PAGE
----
NEW YORK ( TheStreet) -- While Ford's (F) current CEO Alan Mulally has not made great strides to quiet the rumors regarding the possibility of him becoming Microsoft's (MSFT) next CEO, I find the possibilities quite slim.
Frankly, the idea seems fairly absurd.
Have we so quickly forgotten that Mulally and other Ford board members have reiterated that there would not be a chief executive change before 2015? And that current Microsoft CEO Steve Ballmer has said he will be gone within 12 months?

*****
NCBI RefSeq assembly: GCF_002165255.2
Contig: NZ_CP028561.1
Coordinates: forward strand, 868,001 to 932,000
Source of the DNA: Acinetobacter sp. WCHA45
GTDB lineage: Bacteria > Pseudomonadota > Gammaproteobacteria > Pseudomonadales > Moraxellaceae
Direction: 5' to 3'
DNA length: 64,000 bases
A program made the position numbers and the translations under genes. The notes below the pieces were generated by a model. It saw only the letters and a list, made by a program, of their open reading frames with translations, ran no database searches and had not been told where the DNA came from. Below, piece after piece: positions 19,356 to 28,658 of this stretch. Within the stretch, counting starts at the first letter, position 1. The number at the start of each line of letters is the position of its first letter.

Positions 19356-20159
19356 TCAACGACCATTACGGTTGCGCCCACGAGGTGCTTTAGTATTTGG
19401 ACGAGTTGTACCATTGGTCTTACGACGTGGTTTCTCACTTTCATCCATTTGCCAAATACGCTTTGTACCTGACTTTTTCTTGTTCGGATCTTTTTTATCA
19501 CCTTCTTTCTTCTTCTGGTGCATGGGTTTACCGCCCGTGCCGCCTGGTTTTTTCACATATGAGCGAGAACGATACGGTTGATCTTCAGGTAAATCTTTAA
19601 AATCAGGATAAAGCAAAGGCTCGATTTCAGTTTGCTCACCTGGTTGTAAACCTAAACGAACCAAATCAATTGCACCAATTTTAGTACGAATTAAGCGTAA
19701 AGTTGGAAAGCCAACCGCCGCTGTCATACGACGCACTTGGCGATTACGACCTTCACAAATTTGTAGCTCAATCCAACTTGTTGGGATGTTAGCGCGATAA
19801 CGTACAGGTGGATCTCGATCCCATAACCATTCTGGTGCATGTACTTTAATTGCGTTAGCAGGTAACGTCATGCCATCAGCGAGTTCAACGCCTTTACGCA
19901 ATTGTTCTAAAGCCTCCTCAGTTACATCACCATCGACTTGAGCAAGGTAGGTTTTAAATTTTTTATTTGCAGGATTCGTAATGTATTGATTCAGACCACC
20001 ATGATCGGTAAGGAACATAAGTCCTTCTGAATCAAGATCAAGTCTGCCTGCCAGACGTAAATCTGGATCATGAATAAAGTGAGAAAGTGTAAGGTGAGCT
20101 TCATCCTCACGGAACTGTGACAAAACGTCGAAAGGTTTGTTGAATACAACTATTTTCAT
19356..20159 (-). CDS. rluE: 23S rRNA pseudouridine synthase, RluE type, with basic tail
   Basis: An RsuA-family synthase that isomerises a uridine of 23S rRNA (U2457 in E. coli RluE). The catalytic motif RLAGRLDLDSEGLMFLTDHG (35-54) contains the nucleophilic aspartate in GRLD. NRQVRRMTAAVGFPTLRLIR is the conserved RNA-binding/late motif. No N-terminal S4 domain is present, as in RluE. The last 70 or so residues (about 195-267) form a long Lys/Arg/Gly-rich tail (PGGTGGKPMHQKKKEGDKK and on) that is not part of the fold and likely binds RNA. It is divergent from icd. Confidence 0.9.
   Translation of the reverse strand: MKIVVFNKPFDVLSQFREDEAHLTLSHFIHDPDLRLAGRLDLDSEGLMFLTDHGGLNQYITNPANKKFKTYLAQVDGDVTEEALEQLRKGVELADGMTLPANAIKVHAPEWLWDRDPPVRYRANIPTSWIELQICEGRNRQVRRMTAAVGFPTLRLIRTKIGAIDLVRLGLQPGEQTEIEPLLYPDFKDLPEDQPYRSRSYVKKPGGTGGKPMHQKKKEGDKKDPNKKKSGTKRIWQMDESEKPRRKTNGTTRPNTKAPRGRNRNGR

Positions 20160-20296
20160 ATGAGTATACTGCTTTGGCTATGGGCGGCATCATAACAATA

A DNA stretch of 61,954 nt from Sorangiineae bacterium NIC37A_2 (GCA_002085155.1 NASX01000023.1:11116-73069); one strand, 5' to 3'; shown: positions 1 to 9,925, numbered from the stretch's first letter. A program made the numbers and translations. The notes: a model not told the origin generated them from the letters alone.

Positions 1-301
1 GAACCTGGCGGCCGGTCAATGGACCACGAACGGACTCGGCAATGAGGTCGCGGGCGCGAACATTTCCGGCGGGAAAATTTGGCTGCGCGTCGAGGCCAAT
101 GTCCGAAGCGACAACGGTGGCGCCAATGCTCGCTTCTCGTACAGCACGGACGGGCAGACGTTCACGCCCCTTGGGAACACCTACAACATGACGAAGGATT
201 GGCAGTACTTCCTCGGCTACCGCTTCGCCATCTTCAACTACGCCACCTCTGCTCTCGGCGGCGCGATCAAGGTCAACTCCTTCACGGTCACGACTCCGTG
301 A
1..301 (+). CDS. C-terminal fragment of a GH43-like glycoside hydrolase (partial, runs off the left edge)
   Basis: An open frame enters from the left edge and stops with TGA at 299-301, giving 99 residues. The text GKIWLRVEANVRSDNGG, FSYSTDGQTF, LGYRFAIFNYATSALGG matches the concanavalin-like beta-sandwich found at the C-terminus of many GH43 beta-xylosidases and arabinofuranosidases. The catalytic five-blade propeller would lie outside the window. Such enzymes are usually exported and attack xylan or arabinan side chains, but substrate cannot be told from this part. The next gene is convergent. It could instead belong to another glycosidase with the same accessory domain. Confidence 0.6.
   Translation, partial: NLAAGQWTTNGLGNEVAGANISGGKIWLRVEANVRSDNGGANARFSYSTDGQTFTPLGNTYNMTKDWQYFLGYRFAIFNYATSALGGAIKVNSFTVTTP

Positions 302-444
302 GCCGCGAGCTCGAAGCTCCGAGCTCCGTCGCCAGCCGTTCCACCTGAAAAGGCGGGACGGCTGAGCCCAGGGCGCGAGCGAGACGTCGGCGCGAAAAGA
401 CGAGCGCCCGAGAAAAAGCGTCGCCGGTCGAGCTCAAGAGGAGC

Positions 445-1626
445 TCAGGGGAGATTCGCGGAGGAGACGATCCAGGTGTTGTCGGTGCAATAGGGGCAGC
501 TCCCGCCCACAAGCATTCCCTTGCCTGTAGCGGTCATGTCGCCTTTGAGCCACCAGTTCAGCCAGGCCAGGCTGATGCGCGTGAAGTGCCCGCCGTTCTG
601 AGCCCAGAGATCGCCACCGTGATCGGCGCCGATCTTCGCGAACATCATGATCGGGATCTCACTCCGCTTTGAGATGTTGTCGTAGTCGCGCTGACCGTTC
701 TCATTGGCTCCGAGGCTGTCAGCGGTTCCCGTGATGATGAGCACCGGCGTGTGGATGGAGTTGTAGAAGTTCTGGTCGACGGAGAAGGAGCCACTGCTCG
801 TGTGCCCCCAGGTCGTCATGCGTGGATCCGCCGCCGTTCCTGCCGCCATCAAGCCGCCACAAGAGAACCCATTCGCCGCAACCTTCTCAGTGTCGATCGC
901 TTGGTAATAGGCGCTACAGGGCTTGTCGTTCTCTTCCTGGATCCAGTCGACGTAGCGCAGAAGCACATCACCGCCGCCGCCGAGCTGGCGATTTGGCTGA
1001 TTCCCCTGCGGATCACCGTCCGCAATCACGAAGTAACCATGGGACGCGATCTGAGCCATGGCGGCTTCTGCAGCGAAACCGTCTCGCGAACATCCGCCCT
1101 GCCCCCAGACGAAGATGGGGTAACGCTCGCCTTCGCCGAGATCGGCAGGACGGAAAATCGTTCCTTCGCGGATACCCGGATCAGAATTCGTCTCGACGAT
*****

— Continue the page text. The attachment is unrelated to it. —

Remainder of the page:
Sure, this could all change, but that's quite a while for Microsoft to wait around.Let us also forget for a moment that Mulally is an industrial man. Before working at Ford he was at Boeing (BA), where he worked since graduating college in 1969. The man cares about aerodynamics, not the inside of a computer. And while a fantastic manager and leader, I don't know that he would be an effective chief executive for a struggling technology company. Like Ford a few years ago, Microsoft is having issues. The latter is facing a market where PC sales continue to decline and don't appear to be bottoming any time soon. But Microsoft isn't necessarily losing market share like Ford, General Motors (GM) and Chrysler were in the early part of the millennium. Microsoft is facing an entire shift in the computer world, where tablets and mobile devices continue to increase, rendering PCs as less necessary -- and less desirable. For the autos, it would be like if a completely new mode of transportation came into the market and auto sales for every automaker in the world suffered as a result. Mulally is a strong leader with an engineering background, and has proven his savvy business management skills. This was apparent when Ford was the only one of the Big Three to not declare bankruptcy. The guy knows his stuff, without a doubt. But this isn't a company-specific issue. Microsoft isn't bleeding money left and right with enough inefficiencies to write a book, like Ford was.
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